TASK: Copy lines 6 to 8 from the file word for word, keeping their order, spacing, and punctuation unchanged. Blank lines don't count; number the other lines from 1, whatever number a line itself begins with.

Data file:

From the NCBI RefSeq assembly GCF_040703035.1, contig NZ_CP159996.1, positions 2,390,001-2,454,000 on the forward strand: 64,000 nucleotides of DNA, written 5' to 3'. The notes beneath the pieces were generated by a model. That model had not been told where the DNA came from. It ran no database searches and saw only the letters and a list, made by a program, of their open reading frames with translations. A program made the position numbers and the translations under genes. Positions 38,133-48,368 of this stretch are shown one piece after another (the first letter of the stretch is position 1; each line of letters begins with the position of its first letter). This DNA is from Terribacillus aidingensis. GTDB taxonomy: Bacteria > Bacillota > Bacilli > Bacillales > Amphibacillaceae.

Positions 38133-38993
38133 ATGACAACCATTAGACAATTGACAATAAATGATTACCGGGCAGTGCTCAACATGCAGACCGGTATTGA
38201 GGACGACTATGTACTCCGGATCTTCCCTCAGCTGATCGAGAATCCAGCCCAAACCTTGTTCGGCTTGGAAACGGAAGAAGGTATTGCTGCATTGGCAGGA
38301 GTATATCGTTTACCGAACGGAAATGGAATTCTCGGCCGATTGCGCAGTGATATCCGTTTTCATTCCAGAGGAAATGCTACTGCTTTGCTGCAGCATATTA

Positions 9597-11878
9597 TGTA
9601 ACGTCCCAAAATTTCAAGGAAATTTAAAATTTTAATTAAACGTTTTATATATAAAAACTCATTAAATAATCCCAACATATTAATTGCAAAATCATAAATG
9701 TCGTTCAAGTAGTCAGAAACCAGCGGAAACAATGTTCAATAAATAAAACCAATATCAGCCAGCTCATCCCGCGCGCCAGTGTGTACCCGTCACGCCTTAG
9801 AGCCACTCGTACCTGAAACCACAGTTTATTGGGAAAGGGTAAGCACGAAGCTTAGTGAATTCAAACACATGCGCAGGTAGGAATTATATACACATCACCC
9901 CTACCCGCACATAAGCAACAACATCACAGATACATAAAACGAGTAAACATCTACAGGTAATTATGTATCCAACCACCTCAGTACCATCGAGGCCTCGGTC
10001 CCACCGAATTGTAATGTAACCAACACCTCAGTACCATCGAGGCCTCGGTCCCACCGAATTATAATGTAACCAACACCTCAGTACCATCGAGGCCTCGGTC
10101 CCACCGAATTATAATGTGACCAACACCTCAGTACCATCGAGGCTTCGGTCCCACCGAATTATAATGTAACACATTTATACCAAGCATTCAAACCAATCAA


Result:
Positions 9597-11878
9597 TGTA
9601 ACGTCCCAAAATTTCAAGGAAATTTAAAATTTTAATTAAACGTTTTATATATAAAAACTCATTAAATAATCCCAACATATTAATTGCAAAATCATAAATG